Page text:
Sand cats can be tamed easily and are often sold as pets in North Africa and the Middle East. However, when taken to colder and more humid countries they need to be vaccinated and kept in heated indoor facilities to combat respiratory infections. As a wild species, their natural instincts are stronger and their behavior may be more unpredictable than a domestic cat. Capturing cats for the pet trade threatens their continued viability in the wild. It is preferable to enjoy these animals in zoos that are equipped to give them optimal conditions.
Sand Cat Habitat
The sand cat prefers to live in rolling desert terrain with some grasses and small shrubs where more prey can be found and not in bare, shifting sand dunes. In desert habitats where rainfall is sparse, daytime temperatures are extraordinarily hot, reaching up to 124 degrees F. During night, there is no humidity or cloud cover to trap heat and after dark the temperature plunges as low as 31 degrees F. The sand cats’ body and behaviors are adapted to these extreme conditions.
Sand cats inhabit unconnected areas of North Africa, Arabia and other parts of the Middle East, and Central Asia. Sand cats were detected in the border areas of southern Israel and Jordan in the late 1980s but have been considered extinct in that region since 2002, largely due to agricultural cultivation. Thus far, attempts to reintroduce them in that area have not been successful.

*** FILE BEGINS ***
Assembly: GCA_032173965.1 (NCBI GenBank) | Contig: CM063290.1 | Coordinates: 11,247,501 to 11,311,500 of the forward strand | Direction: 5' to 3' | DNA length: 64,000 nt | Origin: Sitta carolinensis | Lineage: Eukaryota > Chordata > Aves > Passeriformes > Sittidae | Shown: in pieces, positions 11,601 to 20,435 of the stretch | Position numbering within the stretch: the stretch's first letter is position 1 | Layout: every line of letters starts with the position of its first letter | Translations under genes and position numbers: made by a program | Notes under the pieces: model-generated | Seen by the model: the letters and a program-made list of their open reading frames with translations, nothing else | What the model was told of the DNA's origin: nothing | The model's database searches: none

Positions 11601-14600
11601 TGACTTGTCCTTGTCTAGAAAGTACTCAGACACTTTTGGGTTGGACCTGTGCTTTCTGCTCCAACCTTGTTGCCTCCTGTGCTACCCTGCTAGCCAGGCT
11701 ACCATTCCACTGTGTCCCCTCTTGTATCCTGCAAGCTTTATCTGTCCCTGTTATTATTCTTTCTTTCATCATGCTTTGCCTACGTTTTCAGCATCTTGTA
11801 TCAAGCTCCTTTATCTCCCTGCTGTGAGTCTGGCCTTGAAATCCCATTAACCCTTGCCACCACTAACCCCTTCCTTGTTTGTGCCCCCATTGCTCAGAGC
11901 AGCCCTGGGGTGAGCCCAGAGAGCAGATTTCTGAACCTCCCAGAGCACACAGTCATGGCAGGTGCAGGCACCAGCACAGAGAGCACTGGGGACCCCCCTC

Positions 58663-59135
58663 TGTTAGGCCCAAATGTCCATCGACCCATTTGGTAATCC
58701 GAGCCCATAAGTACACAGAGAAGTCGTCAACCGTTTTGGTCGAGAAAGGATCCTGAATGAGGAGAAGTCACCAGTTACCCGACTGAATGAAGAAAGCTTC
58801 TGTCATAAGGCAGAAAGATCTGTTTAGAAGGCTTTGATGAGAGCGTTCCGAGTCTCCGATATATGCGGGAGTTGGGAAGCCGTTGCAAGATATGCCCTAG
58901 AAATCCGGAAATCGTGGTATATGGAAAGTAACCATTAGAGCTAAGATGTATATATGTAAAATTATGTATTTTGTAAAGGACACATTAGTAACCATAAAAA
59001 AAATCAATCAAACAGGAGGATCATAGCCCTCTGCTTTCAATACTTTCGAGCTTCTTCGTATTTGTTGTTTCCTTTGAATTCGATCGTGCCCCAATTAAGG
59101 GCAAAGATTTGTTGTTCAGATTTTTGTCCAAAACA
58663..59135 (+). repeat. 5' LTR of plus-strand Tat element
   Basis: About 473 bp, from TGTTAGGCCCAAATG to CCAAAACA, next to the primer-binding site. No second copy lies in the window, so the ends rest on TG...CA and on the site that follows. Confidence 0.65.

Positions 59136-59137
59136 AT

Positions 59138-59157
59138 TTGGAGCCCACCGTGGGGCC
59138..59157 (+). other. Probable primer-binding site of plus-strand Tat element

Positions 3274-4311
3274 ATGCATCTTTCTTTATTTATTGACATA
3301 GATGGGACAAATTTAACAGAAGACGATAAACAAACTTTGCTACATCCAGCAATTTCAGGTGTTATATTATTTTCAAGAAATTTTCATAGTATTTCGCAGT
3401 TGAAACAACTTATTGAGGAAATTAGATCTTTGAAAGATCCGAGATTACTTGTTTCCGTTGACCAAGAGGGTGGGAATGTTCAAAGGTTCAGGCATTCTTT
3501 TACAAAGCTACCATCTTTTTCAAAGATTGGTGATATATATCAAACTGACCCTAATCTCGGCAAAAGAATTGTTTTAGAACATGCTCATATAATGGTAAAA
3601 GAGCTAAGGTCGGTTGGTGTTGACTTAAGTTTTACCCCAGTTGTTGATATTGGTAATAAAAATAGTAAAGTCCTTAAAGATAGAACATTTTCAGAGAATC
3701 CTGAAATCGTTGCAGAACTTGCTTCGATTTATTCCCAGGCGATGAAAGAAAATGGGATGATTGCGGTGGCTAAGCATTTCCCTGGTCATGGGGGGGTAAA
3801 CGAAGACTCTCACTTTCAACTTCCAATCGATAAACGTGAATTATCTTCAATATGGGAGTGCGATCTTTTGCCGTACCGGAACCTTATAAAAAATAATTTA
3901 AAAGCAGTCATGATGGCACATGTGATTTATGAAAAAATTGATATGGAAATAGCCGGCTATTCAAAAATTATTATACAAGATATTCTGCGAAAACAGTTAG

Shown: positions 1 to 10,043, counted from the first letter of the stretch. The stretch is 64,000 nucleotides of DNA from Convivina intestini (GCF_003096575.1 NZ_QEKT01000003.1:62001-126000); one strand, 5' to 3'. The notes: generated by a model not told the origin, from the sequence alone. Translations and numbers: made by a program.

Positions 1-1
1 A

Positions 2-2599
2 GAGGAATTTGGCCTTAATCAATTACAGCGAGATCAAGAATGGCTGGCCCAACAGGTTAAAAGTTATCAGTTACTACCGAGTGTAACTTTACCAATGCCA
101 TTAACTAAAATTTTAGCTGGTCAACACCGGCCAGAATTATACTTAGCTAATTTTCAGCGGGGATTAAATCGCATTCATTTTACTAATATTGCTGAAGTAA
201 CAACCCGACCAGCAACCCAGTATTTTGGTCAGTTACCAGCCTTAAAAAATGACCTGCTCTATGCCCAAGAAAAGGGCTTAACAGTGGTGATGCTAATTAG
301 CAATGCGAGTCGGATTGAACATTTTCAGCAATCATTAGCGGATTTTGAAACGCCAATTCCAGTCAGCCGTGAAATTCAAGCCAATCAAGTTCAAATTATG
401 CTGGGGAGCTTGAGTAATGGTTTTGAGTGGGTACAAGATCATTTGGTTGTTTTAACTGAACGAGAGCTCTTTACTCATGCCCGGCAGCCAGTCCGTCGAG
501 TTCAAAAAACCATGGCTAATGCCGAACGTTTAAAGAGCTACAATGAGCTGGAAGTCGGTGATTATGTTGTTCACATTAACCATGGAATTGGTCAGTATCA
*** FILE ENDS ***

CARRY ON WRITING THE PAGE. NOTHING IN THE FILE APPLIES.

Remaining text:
Sand Cat Diet
Sand cats hunt birds, insects, rabbits and small rodents such as jerboas and gerbils. They are also fierce snake-killers, feeding even on venomous vipers. Their technique for killing this dangerous prey is to stun it with rapid blows to its head before pouncing on it with a fatal neck bite.
They drink water when it is available but can survive without it for weeks at a time, absorbing moisture from their food instead.. Sand cats have raided human camps at night to steal fresh camel‘s milk.
They hunt at night, slinking close to the ground and listening for any faint sounds their prey might make. If they hear the sounds of burrowing, they quickly dig up their prey. If a kill is too large to eat all at once they will cover it with sand and return later to feed.
Sand Cat Predators, Threats, and Conservation Status
Although sand cats do stalk and kill venomous snakes, these dangerous reptiles are also one of their main predators. Other threats are jackals, large owls, caracals and wolves. Domestic and feral cats and dogs also attack them, compete for the same prey, and transmit diseases. Respiratory infections commonly cause death for domesticated sand cats, especially ones not vaccinated or not kept in a low-humidity environment.
Sand cats were classified as “near threatened” until 2016. In that year, the IUCN Red List downgraded their status to “least concern.” Their numbers in the wild are unknown, but estimates and their wide geographic distribution mean they are no longer considered in danger of extinction.
A major long-term threat to the species is habitat loss. Some areas of their habitat have sparse vegetation that nomadic people use for livestock grazing and for gathering firewood. When depleted, it removes the ground cover and food sources for the smaller animals the sand cat feeds upon.